Dirty Habit menu Cochon555This year’s competing chefs included Evan and Sarah Rich of Rich Table, Salvatore Cracco of Trou Normand, Thomas Kalb of Cafe du Nord and Robin Song of Hogs and Rocks alongside winner David Bazirgan of Dirty Habit. The chefs prepared show-stopping dishes using whole heritage-breed pigs from family farms in a head-to-tail showcase for a crowd of pork-loving gourmands. Chef David won the event with a critically rare breed of pig called the Gloucestershire Old Spot raised by Love Family Farm. Originating from England, the Old Spot is known for its distinctive layer of back fat, yielding an overall succulent flavor, providing Chef David ideal meat for his winning menu of five uniquely created delicious bites. Dishes included Chorizo Crostini with Pickled Date and Manchego, Pork Loin Ceviche, Foie Gras, Pork and Duck Tourte, Trotter and Jowl Ravioli, Smoked Pigs Ear and Fried Belly Lumpia and Acorn Cannoli with Ricotta, Ham, Strawberry and Lard.

Adam Sobel, 2013 King of Porc and Richie Nakano, SF 2014 Prince of Porc, alongside John Stewart & Duskie Estes of zuzu restaurant + farm, Matthew Accarrino of SPQR, Dave McLean of Magnolia Pub and Brewery and many more helped to select the 2015 “Prince of Porc.” Chef David will go on to represent San Francisco against the other nine cities’ winners in Grand Cochon at Snowmass/Aspen in June where the grand champion will be rewarded with a 4-day wine experience in Rioja, Spain’s most prominent wine region.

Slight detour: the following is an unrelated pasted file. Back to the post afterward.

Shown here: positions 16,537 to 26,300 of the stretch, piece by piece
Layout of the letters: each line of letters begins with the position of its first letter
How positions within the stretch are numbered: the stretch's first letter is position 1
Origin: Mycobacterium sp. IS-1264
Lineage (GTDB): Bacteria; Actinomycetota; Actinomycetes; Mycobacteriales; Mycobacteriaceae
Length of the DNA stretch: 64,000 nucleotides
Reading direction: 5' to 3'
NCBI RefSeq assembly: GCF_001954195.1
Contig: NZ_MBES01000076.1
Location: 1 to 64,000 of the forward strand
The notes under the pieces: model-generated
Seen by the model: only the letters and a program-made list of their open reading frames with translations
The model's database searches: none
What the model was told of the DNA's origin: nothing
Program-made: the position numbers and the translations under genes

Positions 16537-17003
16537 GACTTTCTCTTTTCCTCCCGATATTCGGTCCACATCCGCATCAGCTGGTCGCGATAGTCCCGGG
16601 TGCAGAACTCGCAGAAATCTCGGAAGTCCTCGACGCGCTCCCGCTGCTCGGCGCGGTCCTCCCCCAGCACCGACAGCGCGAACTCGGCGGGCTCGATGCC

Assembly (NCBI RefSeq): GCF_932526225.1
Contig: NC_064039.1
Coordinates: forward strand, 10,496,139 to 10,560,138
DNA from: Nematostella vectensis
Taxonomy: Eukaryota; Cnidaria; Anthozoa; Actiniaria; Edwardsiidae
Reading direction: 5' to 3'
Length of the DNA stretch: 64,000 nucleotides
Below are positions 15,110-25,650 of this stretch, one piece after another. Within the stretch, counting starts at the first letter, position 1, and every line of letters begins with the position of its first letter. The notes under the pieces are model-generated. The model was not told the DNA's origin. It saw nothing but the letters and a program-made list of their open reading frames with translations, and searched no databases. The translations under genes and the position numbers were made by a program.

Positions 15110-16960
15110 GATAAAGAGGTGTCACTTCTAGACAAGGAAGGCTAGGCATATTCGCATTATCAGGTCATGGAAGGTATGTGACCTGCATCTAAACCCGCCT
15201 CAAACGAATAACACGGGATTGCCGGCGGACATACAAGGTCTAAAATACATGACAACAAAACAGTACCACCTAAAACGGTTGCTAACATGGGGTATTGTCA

"It’s always amazing to be in San Francisco; it was an honor to be surrounded by such a diverse and talented group of chefs” said Cochon founder Brady Lowe. “A big thank you to Fairmont San Francisco, the host of the event, to everyone who participated and a much-deserved congratulations to winning Chef David. It was such an amazing turnout, we had three completely sold out events and I’m truly honored to have collaborated with a team of amazing chefs, sponsors and partners who worked together to put so much energy toward the good food movement.”

About Cochon 555

Cochon 555 was created in 2009 by Taste Network’s Brady Lowe in response to the lack of consumer education around heritage breeds. Each year, the Cochon US Tour - a 20-city, premium good food tour, draws from the biggest names in the hospitality industry. The series of hyper-local events supports education, awareness and growth of family farms raising heritage breed pigs. Since its launch in 2009, Cochon 555 and its programs, such as Chef’s Course, have created a responsive movement nationwide with people who care about local food made by honest people. The tour has invested over 1 million in farms, culinary schools and charities across the country. Further information can be had at www.cochon555.com

Tuesday, 24 February 2015 17:17

San Francisco Bay Area Gets in the Spirit

St Geo Terroir Gin Picmonkey

By Adrian Spinelli